Day care bills are another huge issue for those with children. If the child is younger than school age, for just part-time rates it can be from $100 to a few hundred dollars per week, depending on the specific childcare organization. Dr. Kahan Sablo, vice president for student affairs, explained that Edinboro University has a partnership with the YMCA Early Learning Center for easy access for students. “Although a University-owned child care center was no longer fiscally feasible, out of concern for our student parents, an intentional partnership was established with the YMCA Early Learning Center so that students would maintain convenient access to day care services,” said Sablo. 

There are also many federal programs that offer help with childcare to those who need it, such as Childcare Information Services (CCIS). But these programs do have their issues and can only provide so much.

Riggins explained that in this program she must have a job after a year, but with classes and a child she hasn’t been able to find one.

“I’m unable to get a job as of yet. I’ve been trying since I’ve got up here and the program that I am on only allows me to be unemployed for a year. So if I cannot find a job by next fall, I’m not even sure if I’ll be able to return,” she said.

Riggins suggested that the university offer babysitting services to its students.

Sablo explained that Edinboro University is also concerned with being able to help student parents as much as possible. They currently have plans in motion to add a parents’ area to McNerney Hall and to have free car seat donations. “Although grant funding is being solicited to make this vision a reality, I have already ear-marked some funds to support this initiative,” said Sablo.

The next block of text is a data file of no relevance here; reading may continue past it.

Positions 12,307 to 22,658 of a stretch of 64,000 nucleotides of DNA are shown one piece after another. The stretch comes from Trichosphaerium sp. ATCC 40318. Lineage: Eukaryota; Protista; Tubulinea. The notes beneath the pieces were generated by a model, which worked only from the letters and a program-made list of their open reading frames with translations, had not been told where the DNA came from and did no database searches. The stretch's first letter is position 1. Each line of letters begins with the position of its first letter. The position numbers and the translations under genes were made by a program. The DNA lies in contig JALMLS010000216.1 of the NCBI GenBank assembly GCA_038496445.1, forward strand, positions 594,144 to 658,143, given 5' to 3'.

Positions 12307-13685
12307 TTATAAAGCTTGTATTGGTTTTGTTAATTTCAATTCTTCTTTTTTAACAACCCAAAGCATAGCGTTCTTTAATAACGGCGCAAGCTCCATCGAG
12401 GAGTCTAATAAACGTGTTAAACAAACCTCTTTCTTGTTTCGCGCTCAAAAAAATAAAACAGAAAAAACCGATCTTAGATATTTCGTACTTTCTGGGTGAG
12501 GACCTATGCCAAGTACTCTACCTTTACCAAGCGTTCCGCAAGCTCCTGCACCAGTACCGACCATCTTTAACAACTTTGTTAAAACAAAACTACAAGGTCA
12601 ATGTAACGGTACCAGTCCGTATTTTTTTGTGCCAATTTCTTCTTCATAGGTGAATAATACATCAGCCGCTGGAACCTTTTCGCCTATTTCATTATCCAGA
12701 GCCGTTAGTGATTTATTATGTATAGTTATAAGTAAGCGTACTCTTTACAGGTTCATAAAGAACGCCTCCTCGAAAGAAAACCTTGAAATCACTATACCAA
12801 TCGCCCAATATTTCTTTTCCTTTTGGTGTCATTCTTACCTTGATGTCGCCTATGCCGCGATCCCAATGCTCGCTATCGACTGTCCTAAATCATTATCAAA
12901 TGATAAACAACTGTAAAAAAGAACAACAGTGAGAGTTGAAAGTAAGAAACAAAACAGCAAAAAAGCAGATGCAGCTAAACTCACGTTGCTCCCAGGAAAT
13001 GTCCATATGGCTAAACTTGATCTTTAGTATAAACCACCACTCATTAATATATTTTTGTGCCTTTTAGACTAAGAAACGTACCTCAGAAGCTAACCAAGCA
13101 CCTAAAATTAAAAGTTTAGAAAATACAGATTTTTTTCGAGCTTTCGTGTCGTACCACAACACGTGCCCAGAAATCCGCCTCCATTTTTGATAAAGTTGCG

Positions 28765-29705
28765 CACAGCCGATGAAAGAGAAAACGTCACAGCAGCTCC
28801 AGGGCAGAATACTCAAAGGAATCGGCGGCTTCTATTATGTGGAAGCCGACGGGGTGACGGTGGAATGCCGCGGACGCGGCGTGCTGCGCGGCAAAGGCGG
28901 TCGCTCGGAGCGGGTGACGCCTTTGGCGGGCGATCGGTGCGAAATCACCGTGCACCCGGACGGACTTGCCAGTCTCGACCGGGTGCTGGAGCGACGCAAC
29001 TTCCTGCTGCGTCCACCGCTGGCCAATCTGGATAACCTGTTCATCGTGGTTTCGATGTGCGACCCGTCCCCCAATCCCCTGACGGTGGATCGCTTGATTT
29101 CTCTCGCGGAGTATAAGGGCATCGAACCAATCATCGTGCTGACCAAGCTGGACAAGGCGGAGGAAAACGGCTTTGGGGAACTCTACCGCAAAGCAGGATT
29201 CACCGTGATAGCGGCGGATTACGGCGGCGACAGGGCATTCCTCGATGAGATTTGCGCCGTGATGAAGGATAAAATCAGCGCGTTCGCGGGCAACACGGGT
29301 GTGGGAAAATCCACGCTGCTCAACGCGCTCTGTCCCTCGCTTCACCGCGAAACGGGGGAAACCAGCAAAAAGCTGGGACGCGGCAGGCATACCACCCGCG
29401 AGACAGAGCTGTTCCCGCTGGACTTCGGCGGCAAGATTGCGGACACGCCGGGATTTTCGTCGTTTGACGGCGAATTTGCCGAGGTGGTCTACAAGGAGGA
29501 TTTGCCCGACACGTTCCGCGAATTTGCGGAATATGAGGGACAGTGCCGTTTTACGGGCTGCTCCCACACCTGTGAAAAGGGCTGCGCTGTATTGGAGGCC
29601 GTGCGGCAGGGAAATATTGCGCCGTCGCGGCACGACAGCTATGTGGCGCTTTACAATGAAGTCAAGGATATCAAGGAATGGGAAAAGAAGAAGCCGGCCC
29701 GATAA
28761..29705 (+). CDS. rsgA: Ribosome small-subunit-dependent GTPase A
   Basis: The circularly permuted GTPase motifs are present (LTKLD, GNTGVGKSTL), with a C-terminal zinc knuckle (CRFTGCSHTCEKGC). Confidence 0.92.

“It is our hope that this resource room will provide a venue for parents to attend to the needs of their children (i.e. breastfeeding, changing stations, locker storage, etc.) while garnering the support of other student parents.”

Sablo would go on to explain that the needs of student parents are not only a concern of his, but of the university as a whole, as evident by a recent study being conducted by the nursing and communication departments. “The current study that is being result of a genuine concern that was expressed by President Wollman (Sablo’s office and the Ghering Health and Wellness Center are also partners in this study),” he said.  

Sablo would continue, stating, “The information garnered from this research will allow the university to aggressively identify and respond to the needs of parenting students. 

This investigative inquiry has been an absolutely wonderful university-wide collaboration in support of the success of student parents.”

“I do think the university could help us single mothers out a whole lot more. I feel like they should allow us to have free babysitting while we’re in class. I mean that would help me greatly, because as of now I have to use CCIS and it only allows me to do this for a year,” Riggins said. “Even all of the single mothers could just start a group, so we can help each other out. I understand how hard it is to be by yourself and to try and do everything on your own...but it’s something we have to get through.”

The previously mentioned study being put on by the nursing and the communication studies departments at Edinboro is also asking for volunteers of mothers and fathers who are pregnant or have children under 2.

“We are looking for participants to be a part of a focus group that will look at issues related to pregnancy and parenting here at EU. Hopefully we will be able to gather significant data from the focus group participants and identify ways to address their specific needs and ways to address their concerns,” said Terri Astorino, assistant chair of the nursing department.

Anna Ashcraft is a staff writer for the Spectator. She can be reached by